Over the next few months, around $30 million in planning grants will go to 58 target jurisdictions to build a plan to end the HIV epidemic in their city, county, state or nation (Indian country). Their plan should reduce HIV transmission by 75 percent percent in five years (2025) and significantly increase the number of people retained on PrEP in their city, county or state. But there are no scientifically proven interventions for these target regions to implement. So how can they plan? Like so many things in life, we are building the plane while we fly it.
Usually by this point I try to say something heart-felt to give hope and inspiration. In truth it is up to us and our federal partners. There are very real competing forces. Why are we helping them? I really don’t know if we will be successful. This is not a sure thing and we need to be prepared for setbacks. Leadership needs to be continually questioned and challenged. Right now, nobody has the answers, so don’t be fooled by the person who says they know what to do. When I’ve said this will be a test of our leadership, I mean it.
We are probably not going to get another bite at the apple. This has to be our best attempt. Solutions must be provided for all the communities that are highly impacted by HIV. Government driven solutions are not solutions. While we’ve been very successful in reaching the communities we’ve reached, there has always been a core of people who have eluded our efforts.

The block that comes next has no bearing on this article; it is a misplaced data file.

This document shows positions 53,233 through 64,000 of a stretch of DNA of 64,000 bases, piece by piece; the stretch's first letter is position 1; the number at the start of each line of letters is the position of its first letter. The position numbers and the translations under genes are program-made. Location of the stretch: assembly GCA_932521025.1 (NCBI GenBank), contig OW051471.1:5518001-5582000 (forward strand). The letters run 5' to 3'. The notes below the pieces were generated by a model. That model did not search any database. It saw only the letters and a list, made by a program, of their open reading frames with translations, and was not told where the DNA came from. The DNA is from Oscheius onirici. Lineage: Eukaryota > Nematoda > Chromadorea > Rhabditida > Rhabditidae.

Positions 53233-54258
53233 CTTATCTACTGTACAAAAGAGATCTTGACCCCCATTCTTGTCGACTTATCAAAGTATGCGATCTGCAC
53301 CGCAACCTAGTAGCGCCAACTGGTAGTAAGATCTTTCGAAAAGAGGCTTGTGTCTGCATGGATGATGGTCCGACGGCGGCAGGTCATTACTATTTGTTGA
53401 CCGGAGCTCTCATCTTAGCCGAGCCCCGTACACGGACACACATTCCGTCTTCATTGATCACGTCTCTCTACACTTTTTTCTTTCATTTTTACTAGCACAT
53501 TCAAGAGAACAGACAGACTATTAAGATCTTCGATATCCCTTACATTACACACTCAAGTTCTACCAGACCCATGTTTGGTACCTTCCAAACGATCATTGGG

So, what can we do? Certainly not the same old thing. This is a time for innovation backed by the implementation science that supports the replication of success. That is why the Centers for AIDS Research(CFARs) are so important to this process. They will work with the jurisdictions to document the implementation science needed for Congress to approve additional funding to expand the programs nationally.
Plans to end the HIV epidemic must:
* Lead with race
* Prioritize people living with HIV
* Prioritize people living with HIV who have fallen out of care
* Prioritize retention in healthcare and adherence to meds
* Include community leadership that reflects the local epidemic
* Include community centered and community focused solutions
* Hire staff that reflect the local epidemic
* Be based on effective models with science longer then six months
* Be scalable to bend the cure of new infections
* Bave a huge behavioral component to the solution
* Include ending the STD and hepatitis epidemics
* Understand that wrap around services like housing, mental health, food, employment, transportation, and other core services make a biomedical solution possible.
We can’t end the HIV epidemic in America without the leadership and full participation of the communities highly impacted by HIV. This must be a community driven process to be successful, working collaboratively to build real solutions that speak to the realities of communities that are hard hit by HIV.
Since 1989, Paul Akio Kawata has served as executive director of the National Minority AIDS Council (NMAC), the premier organization dedicated to building leadership in communities of color to address the challenges of HIV/AIDS. Under Kawata’s direction, NMAC implemented the first HIV treatment education programs in the United States targeted to minorities, and increased its membership from 300 to more than 3,000 agencies and groups.